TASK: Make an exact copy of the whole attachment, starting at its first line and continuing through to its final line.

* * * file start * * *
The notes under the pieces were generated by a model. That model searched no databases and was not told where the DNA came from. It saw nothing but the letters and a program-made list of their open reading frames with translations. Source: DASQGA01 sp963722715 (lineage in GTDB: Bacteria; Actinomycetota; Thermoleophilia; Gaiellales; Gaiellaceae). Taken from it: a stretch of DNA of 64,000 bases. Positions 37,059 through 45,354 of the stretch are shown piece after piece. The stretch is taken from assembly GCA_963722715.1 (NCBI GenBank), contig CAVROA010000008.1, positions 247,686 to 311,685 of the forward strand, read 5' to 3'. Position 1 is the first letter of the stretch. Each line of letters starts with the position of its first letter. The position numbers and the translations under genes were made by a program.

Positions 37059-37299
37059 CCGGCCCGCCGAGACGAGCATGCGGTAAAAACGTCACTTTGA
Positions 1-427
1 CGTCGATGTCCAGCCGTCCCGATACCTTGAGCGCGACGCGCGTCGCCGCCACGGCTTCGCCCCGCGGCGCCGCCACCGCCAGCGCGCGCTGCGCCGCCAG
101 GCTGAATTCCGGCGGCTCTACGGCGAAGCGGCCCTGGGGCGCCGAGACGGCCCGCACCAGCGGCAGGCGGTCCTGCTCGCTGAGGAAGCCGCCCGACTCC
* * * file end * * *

The notes under the pieces were generated by a model. That model searched no databases and was not told where the DNA came from. It saw nothing but the letters and a program-made list of their open reading frames with translations. Source: DASQGA01 sp963722715 (lineage in GTDB: Bacteria; Actinomycetota; Thermoleophilia; Gaiellales; Gaiellaceae). Taken from it: a stretch of DNA of 64,000 bases. Positions 37,059 through 45,354 of the stretch are shown piece after piece. The stretch is taken from assembly GCA_963722715.1 (NCBI GenBank), contig CAVROA010000008.1, positions 247,686 to 311,685 of the forward strand, read 5' to 3'. Position 1 is the first letter of the stretch. Each line of letters starts with the position of its first letter. The position numbers and the translations under genes were made by a program.

Positions 37059-37299
37059 CCGGCCCGCCGAGACGAGCATGCGGTAAAAACGTCACTTTGA
Positions 1-427
1 CGTCGATGTCCAGCCGTCCCGATACCTTGAGCGCGACGCGCGTCGCCGCCACGGCTTCGCCCCGCGGCGCCGCCACCGCCAGCGCGCGCTGCGCCGCCAG
101 GCTGAATTCCGGCGGCTCTACGGCGAAGCGGCCCTGGGGCGCCGAGACGGCCCGCACCAGCGGCAGGCGGTCCTGCTCGCTGAGGAAGCCGCCCGACTCC